• Dave
    August 26, 2013 - 13:18

    The more tragic the story the better it sells. Tragedy=money. No sympathy from me here. Get a real job insstead of helping the media dance on graves for adverising dollars.

  • Emilee
    August 26, 2013 - 11:01

    As someone who has had experienced the death of a loved one as result of a tragic vehicle collision I find it hard to see photos of similar tragic events. Personally its not something I need to see, its something that makes me sick to my stomach as I know and understand how those family members feel, will feel to see photos of the scene. It is however part of the news of our province and as uncomfortable as it makes me it still must be reported. I comment Keith, Joe and Rhonda as I know that you take the job seriously and sadly you take it home with you. For every photo posted with a news story their are no doubt countless more that can not be printed, and while they may be deleted or pushed aside in a folder on a server that no one ever looks at, those images are with the photographer forever.

  • Vern Faulkner
    August 08, 2013 - 20:15

    As the editor of a community newspaper, and the former managing editor of a daily, I understand this blog all too well. It needed to be written.

  • hockeyfan
    July 29, 2013 - 10:08

    People get offended by pictures and stories of tragic events. Fact is, it's news. Like the photographer that wrote this article said, taking pictures of the event is not something he enjoys doing but it's his job.

  • Gerry
    July 26, 2013 - 22:24

    Thank you for a well written and informative article. There is always a balance to be struck between reporting news information (either through text, photography or video) and "crossing the line" into generating news. The fact that "The story... quickly became one of the most viewed stories on our website." simply demonstrates (to me) that the public did indeed want to be informed about the event. These photographers are doing a job that I, as a member of the general public, ask for and support by buying their papers (or watching their TV shows). This public service must be provided by an independent self supporting organization otherwise we would only get the information that makes it through the filters of a government or clerical Censor. They do "help people" by making sure that we get reliable news, especially when that news is uncomfortable, unwelcome and even unpalatable.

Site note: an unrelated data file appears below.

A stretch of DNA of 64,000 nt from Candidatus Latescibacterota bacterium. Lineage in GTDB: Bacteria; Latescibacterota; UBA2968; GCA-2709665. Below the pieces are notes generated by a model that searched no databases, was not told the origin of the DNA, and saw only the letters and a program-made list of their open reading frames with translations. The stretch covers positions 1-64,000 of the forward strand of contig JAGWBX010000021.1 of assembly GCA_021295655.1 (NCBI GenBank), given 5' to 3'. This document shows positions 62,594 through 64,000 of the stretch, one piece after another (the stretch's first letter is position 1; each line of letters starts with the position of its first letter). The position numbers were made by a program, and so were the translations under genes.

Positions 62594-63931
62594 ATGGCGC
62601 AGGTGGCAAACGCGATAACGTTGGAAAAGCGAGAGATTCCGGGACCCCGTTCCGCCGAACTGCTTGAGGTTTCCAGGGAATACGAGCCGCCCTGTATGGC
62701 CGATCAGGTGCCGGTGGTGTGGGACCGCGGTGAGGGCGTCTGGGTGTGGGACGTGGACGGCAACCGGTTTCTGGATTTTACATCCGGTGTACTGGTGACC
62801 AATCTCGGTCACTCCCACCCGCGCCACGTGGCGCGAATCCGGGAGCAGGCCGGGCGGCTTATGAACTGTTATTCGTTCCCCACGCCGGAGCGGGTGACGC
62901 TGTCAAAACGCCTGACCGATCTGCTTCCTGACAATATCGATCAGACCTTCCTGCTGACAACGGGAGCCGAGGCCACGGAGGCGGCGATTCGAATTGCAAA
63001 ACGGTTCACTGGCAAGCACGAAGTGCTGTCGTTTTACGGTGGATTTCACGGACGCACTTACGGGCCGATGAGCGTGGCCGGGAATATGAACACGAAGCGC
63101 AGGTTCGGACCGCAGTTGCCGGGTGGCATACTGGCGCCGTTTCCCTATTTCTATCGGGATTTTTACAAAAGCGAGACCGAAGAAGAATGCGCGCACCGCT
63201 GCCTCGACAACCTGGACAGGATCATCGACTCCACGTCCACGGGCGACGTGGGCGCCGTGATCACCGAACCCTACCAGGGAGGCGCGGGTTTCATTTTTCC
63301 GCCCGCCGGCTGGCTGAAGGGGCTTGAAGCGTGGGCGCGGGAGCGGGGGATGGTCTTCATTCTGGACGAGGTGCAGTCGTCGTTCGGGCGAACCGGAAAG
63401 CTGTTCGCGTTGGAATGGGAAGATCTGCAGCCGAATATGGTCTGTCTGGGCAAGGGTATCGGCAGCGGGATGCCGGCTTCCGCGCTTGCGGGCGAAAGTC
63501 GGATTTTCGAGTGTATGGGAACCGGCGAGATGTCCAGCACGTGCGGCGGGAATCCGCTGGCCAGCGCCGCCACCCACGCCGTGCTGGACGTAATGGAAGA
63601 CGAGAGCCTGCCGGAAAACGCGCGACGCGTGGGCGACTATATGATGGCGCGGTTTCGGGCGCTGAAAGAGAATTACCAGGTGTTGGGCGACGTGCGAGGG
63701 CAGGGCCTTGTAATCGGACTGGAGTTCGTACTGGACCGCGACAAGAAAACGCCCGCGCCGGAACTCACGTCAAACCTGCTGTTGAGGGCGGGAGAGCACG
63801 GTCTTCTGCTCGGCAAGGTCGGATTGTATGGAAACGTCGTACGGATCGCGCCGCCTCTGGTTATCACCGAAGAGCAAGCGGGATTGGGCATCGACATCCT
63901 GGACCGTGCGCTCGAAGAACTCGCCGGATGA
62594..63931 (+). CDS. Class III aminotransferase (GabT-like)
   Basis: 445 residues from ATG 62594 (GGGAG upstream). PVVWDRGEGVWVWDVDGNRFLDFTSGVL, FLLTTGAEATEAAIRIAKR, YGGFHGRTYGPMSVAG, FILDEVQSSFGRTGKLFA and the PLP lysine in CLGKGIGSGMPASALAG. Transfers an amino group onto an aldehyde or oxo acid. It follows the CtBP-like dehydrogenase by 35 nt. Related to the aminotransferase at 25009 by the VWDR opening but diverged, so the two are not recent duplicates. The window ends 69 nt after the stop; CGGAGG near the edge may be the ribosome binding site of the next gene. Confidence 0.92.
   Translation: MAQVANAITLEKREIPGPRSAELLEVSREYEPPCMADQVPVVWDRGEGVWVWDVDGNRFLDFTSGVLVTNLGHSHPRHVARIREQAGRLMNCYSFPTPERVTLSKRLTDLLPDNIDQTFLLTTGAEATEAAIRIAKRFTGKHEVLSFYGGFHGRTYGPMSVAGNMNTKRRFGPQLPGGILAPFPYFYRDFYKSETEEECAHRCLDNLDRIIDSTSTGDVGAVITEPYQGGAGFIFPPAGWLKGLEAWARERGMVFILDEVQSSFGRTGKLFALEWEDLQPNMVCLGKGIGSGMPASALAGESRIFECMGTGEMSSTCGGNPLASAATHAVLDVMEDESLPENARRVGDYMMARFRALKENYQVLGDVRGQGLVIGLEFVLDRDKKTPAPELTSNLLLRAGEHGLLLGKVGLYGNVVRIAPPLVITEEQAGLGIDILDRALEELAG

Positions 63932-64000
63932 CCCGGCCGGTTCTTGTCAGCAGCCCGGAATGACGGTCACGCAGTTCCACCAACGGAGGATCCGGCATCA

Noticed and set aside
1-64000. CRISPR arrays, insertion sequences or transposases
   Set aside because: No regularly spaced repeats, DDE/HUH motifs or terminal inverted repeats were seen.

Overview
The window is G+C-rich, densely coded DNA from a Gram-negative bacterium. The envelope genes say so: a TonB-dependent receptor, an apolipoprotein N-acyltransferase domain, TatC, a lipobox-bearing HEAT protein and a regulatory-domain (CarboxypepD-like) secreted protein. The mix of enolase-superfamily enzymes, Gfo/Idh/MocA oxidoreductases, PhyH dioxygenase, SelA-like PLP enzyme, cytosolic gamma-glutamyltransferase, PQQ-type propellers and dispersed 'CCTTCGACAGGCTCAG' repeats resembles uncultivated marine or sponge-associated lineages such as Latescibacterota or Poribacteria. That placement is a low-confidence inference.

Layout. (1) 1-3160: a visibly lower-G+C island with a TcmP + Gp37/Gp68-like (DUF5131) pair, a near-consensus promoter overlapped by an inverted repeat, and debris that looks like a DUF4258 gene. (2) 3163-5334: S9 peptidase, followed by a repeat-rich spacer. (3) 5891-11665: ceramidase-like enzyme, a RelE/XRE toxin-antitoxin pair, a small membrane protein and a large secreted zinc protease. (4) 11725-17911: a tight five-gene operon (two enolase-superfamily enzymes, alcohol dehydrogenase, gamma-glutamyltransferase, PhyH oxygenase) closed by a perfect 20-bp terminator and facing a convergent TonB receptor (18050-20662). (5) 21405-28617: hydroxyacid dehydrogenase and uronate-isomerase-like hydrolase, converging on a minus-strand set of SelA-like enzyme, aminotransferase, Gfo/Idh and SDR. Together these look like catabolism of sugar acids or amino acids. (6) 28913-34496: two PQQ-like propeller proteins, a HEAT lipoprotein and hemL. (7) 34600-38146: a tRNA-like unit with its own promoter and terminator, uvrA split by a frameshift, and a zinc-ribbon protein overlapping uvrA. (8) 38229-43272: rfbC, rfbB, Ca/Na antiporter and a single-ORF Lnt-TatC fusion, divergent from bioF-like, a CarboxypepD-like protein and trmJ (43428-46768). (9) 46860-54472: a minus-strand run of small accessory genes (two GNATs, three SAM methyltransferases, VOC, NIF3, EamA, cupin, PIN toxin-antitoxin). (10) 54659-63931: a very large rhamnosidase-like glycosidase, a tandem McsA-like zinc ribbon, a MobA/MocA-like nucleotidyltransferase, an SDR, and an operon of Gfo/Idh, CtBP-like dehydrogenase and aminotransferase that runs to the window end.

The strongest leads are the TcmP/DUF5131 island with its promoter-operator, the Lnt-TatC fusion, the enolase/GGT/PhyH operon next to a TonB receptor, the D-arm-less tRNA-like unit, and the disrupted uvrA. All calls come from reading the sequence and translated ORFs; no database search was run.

• Jon
    July 26, 2013 - 19:49

    "It is the duty of a newspaper to comfort the afflicted and afflict the comfortable."

  • Biff
    July 26, 2013 - 16:29

    Soooooo we are suddenly supposed to sympathize? You said it yourself: "The story... quickly became one of the most viewed stories on our website." Proving that you and your company only care about site hits and ad revenue. Nice try, bud. Try helping people instead of shoving a camera in their faces for a buck.

  • Kim
    July 25, 2013 - 14:27

    I'm very happy to see that this article has been written. Many people are quick to assume just as the author has written that they take some sort of pleasure in taking the photos when in fact they are simply doing their job - just as any of us do on any given day.